Critics argue that it is unconstitutional for Congress to assign monetary power to an independent quasi-governmental agency. According to the Constitution, Congress has the power to coin money and regulate its value. In 1913, Congress delegated this power to the Fed through the 1913 Federal Reserve Act. However, some argue that such a delegation is fundamentally unconstitutional. Opponents of Fed independence also suggest that it is undemocratic to have an unelected agency, unaccountable to the US public, dictating monetary policy.
Another argument against independence is that it fosters poor coordination between the fiscal policy put in place by Congress (i.e. taxation and spending) and the monetary policy enacted by central banks. For instance, if the government is cutting taxes (loose fiscal policy), but the central bank is raising interest rates (tight monetary policy), creating a mismatch that undermines both's efforts.
How Is the Federal Reserve Independent?
The Fed is independent in the sense that monetary policy and related decisions are made autonomously and are not subject to approval by the federal government. However, its governors are appointed by the President and must be confirmed by Congress. Moreover, there is some congressional oversight and the Fed must work within the framework of the government's overall economic and fiscal policy objectives.
Who Does the Federal Reserve Lend to?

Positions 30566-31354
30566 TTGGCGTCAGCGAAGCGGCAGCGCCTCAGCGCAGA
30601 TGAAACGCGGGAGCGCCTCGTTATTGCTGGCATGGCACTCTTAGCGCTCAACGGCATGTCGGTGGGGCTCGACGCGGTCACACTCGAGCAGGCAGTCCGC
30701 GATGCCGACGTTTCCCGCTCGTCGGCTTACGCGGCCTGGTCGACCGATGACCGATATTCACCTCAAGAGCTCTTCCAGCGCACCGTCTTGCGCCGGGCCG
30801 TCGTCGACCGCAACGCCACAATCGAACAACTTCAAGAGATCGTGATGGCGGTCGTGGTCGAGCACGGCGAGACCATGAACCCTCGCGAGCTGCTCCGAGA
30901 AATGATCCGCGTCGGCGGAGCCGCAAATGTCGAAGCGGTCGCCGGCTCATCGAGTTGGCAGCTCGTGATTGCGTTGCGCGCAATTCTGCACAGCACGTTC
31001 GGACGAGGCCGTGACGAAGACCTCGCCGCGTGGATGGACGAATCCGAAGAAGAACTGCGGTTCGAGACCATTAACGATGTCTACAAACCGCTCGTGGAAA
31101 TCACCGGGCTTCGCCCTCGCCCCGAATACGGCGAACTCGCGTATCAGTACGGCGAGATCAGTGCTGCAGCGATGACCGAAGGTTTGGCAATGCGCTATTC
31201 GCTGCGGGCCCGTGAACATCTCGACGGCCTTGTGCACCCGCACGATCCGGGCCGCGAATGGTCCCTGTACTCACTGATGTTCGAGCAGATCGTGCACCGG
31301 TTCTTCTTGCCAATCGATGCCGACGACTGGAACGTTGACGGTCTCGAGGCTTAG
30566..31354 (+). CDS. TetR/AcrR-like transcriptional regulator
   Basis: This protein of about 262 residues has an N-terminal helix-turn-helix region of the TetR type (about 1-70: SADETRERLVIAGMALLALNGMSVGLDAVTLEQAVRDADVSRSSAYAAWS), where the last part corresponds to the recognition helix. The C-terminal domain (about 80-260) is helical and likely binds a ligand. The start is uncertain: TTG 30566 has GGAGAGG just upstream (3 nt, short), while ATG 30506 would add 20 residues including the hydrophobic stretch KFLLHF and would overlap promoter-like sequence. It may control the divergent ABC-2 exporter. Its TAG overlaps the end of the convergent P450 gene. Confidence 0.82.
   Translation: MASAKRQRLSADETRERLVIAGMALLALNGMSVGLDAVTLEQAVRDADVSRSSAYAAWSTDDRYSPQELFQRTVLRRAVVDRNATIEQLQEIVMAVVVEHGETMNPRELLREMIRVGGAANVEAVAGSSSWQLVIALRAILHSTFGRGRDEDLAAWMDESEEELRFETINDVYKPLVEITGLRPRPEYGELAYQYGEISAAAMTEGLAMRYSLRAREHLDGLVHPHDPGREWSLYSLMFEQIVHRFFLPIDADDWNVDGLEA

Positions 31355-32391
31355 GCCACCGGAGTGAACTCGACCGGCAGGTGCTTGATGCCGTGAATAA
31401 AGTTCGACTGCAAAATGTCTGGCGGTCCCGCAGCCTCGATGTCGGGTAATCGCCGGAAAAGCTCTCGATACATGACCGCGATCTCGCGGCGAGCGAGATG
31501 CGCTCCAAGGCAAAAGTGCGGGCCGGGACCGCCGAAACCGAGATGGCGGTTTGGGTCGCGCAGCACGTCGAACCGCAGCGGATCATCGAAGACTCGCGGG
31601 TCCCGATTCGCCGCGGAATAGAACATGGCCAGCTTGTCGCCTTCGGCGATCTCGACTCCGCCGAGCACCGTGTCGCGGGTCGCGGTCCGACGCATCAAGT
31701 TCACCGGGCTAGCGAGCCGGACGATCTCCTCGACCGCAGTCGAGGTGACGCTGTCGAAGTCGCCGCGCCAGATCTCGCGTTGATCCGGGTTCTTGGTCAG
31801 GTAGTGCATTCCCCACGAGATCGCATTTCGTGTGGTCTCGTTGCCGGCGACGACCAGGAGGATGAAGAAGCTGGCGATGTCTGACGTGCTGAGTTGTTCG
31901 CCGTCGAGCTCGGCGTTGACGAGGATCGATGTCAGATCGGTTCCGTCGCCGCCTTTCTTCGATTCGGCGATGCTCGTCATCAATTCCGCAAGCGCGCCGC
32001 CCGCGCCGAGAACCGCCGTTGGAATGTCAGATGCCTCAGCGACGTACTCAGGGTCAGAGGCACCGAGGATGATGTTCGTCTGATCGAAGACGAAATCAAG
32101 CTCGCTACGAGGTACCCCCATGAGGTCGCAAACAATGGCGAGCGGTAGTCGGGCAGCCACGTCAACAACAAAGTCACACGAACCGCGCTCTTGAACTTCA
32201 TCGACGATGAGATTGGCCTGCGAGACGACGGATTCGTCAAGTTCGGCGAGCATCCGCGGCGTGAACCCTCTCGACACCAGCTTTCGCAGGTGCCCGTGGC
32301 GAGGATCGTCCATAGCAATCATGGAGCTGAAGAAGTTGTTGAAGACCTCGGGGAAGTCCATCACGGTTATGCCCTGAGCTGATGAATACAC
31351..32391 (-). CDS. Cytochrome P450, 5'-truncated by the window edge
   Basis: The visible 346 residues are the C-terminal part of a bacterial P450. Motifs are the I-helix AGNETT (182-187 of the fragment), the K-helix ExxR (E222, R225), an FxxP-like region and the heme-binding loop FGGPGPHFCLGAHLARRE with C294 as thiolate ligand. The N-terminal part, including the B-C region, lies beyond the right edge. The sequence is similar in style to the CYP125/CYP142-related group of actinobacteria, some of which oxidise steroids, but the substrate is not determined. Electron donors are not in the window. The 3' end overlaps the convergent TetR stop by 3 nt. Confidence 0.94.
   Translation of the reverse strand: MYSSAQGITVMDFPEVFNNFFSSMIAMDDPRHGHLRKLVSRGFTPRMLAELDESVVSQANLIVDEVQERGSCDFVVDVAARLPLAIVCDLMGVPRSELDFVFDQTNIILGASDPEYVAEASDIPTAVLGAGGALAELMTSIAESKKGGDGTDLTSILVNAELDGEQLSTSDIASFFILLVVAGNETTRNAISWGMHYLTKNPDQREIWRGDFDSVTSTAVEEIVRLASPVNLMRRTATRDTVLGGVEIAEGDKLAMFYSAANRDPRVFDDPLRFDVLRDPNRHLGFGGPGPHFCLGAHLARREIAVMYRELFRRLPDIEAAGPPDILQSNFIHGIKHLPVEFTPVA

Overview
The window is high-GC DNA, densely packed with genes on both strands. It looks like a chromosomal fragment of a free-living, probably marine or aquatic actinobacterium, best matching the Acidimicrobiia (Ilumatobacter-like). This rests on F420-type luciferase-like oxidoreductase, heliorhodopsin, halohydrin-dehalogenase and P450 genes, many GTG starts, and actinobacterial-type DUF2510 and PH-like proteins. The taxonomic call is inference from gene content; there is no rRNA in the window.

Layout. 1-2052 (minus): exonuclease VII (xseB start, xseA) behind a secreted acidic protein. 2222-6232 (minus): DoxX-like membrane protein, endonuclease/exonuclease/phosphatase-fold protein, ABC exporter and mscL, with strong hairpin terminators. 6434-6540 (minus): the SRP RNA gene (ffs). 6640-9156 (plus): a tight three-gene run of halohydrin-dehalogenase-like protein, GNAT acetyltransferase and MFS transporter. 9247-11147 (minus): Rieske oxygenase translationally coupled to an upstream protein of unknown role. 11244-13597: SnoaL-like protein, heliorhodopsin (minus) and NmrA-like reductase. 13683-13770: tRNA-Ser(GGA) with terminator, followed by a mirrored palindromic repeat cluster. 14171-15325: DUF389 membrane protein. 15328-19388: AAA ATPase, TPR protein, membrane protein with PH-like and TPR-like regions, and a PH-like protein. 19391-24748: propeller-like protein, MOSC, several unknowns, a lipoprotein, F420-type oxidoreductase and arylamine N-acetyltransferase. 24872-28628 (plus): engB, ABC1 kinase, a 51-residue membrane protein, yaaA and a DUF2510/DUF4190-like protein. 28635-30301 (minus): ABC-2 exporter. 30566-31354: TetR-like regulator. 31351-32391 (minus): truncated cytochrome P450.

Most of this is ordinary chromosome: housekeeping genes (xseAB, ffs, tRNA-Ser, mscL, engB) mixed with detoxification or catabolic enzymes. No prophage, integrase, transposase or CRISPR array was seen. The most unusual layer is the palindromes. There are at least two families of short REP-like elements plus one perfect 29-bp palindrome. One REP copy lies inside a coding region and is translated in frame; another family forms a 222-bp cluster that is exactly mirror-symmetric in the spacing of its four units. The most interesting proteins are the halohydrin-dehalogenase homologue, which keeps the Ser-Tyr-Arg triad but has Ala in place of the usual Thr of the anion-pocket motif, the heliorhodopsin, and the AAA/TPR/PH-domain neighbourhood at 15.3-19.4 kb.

As a central bank, the Federal Reserve lends money to commercial banks that make up the American banking sector. This is done to address temporary problems they may have in obtaining funding or to meet reserve requirements, and the loans are for very short durations. To minimize the risk that the Federal Reserve will incur losses from lending, borrowers must pledge collateral, such as loans and securities. Since 1913 when the Federal Reserve was established, it has never lost a cent on its discount window loans to banks.
Where Are the 12 Regional Federal Banks?
The Federal Reserve System (FRS) is composed of twelve regional branches. The system's 12 regional Federal Banks are based in Boston, New York, Philadelphia, Cleveland, Richmond, Atlanta, Chicago, St. Louis, Minneapolis, Kansas City, Dallas, and San Francisco.
The Bottom Line
Fears over the massive expansion of the Federal Reserve balance sheet and questionable bailouts to firms such as American International Group, Inc. (AIG) led to demands for increased transparency and accountability. Calls in Washington to "audit" the Federal Reserve could potentially undermine the independent status of the US central bank.